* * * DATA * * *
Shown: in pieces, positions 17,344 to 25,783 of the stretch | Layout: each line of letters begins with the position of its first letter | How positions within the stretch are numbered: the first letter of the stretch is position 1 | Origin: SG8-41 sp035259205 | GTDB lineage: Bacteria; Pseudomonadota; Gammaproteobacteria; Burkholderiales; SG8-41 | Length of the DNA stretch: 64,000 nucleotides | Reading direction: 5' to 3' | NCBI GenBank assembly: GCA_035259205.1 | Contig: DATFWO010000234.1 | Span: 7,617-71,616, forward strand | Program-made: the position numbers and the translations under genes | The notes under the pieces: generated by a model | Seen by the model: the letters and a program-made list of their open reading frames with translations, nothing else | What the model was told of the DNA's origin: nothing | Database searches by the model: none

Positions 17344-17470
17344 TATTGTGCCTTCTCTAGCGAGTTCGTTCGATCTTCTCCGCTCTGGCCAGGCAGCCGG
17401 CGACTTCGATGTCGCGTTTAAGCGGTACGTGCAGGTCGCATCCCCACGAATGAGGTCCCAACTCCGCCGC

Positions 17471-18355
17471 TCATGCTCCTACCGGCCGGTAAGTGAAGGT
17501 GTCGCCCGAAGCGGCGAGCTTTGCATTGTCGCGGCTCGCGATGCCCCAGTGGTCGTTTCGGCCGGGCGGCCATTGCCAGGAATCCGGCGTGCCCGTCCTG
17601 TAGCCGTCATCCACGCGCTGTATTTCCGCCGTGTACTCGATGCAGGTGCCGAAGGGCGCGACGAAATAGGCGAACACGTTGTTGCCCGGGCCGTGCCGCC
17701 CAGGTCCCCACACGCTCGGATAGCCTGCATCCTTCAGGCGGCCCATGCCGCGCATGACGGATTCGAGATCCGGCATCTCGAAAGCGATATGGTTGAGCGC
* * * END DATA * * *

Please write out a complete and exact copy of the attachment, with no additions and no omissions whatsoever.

Shown: in pieces, positions 17,344 to 25,783 of the stretch | Layout: each line of letters begins with the position of its first letter | How positions within the stretch are numbered: the first letter of the stretch is position 1 | Origin: SG8-41 sp035259205 | GTDB lineage: Bacteria; Pseudomonadota; Gammaproteobacteria; Burkholderiales; SG8-41 | Length of the DNA stretch: 64,000 nucleotides | Reading direction: 5' to 3' | NCBI GenBank assembly: GCA_035259205.1 | Contig: DATFWO010000234.1 | Span: 7,617-71,616, forward strand | Program-made: the position numbers and the translations under genes | The notes under the pieces: generated by a model | Seen by the model: the letters and a program-made list of their open reading frames with translations, nothing else | What the model was told of the DNA's origin: nothing | Database searches by the model: none

Positions 17344-17470
17344 TATTGTGCCTTCTCTAGCGAGTTCGTTCGATCTTCTCCGCTCTGGCCAGGCAGCCGG
17401 CGACTTCGATGTCGCGTTTAAGCGGTACGTGCAGGTCGCATCCCCACGAATGAGGTCCCAACTCCGCCGC

Positions 17471-18355
17471 TCATGCTCCTACCGGCCGGTAAGTGAAGGT
17501 GTCGCCCGAAGCGGCGAGCTTTGCATTGTCGCGGCTCGCGATGCCCCAGTGGTCGTTTCGGCCGGGCGGCCATTGCCAGGAATCCGGCGTGCCCGTCCTG
17601 TAGCCGTCATCCACGCGCTGTATTTCCGCCGTGTACTCGATGCAGGTGCCGAAGGGCGCGACGAAATAGGCGAACACGTTGTTGCCCGGGCCGTGCCGCC
17701 CAGGTCCCCACACGCTCGGATAGCCTGCATCCTTCAGGCGGCCCATGCCGCGCATGACGGATTCGAGATCCGGCATCTCGAAAGCGATATGGTTGAGCGC